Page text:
Author: Alex Flinn
Genre: Paranormal Romance teen/ YA
Length: 336 pages
Date of Publication: 6th of October 2009
I am a beast.
A beast. Not quite wolf or bear, gorilla or dog but a horrible new creature who walks upright—a creature with fangs and claws and hair springing from every pore. I am a monster.
You think I'm talking fairy tales? No way. The place is New York City. The time is now. It's no deformity, no disease. And I'll stay this way forever—ruined—unless I can break the spell.
Yes, the spell, the one the witch in my English class cast on me. Why did she turn me into a beast who hides by day and prowls by night? I'll tell you. I'll tell you how I used to be Kyle Kingsbury, the guy you wished you were, with money, perfect looks, and the perfect life. And then, I'll tell you how I became perfectly . . . beastly.
There is no use in denying that Alex Flinn, true to her fairytale love, has once again turned a classic tale into a modern magical story.
Personally I have a weakness and profound love for the classics so when I came across Beastly I really couldn't resist the modernisation of The Beauty and the Beast story.
As I read Beastly I couldn't help but compare it to the disney classic that so many of us know, and in doing so I came to realise and appreciate a fair few new aspects.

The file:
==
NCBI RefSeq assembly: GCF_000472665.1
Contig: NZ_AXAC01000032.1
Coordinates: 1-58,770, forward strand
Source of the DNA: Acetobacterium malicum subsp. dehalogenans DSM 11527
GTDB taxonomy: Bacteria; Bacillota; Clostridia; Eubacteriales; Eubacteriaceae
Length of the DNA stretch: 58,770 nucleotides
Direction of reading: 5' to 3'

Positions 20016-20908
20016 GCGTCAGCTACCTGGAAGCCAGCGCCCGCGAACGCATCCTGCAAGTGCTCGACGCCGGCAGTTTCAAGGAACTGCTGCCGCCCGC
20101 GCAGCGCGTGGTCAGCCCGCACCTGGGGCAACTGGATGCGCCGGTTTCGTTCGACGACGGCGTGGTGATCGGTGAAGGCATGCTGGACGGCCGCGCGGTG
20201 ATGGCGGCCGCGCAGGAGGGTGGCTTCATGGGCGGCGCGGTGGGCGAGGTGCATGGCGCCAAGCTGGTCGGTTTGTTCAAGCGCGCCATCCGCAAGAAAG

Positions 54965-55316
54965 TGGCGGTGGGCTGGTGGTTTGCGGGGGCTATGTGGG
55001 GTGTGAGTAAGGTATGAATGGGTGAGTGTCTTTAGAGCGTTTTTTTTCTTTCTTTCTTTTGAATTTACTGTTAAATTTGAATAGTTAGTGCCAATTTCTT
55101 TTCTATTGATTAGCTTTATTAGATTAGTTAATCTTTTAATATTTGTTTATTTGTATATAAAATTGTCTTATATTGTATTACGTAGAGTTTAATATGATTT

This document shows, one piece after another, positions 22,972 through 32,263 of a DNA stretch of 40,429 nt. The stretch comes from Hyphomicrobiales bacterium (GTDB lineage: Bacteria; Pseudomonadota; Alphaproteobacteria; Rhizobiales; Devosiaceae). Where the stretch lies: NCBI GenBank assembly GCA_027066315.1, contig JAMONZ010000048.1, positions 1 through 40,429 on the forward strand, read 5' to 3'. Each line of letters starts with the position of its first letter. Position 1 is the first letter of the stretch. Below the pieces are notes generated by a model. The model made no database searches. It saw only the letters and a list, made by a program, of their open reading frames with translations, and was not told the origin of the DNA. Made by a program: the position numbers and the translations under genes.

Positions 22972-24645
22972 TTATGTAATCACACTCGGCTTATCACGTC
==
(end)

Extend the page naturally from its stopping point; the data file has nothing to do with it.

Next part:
The disney version was designed for children. A tale to inspire the learning of the lesson that a book cannot be judged by it's cover and that love is neither materialistic or superficial, but in fact runs deep. All this and more can be picked up from the cartoon Belle and the Beast in about 90minutes.
Alex Flinn set up this fairytale in a modern setting giving all the lessons a new meaning and context. Being able to relate this story to our present reality was ever so simple and yet so crucial. Having learnt and understood the morals disney had imparted, I had never actually stopped and thought that these could be directly linked and applied to my very own present and non-magical life.
Alex Flinn's Beastly spoke of change, forgiveness, acceptance and of not only couple love but also family love and knowing thyself.
It was also quite nice to catch a glimpse of the future of a modern day beast and belle, of that happily ever after that every fairy tale tells us about without actually ever showing it to us. Sometimes it feels so fictional!
By the end of Beastly I came to really realise and appreciate that perhaps the true magical miracle was not the physical change Kyle underwent; but the one on the inside, that no eye could detect and yet all would feel.
Alex Flinn once again spun a lovely new twist on a tale as old as time. I look forward to more of her work and re-tellings of ancient classics in modern times.
If you liked this and enjoyed Alex Flinn's style then I would suggested trying A Kiss in Time by Alex Flinn. If you want to stick to fairy tales style but not necessarily ones you know or are perhaps just seeking more sweet magic and adventure give Ella Enchanted by Gail C. Levine and The Treachery of Beautiful Things by Ruth F. Long. If on the other hand you're willing to try a magical story based upon mythological tales then I would recommend immersing yourself in The Goddess Chronicles by Aimee Carter.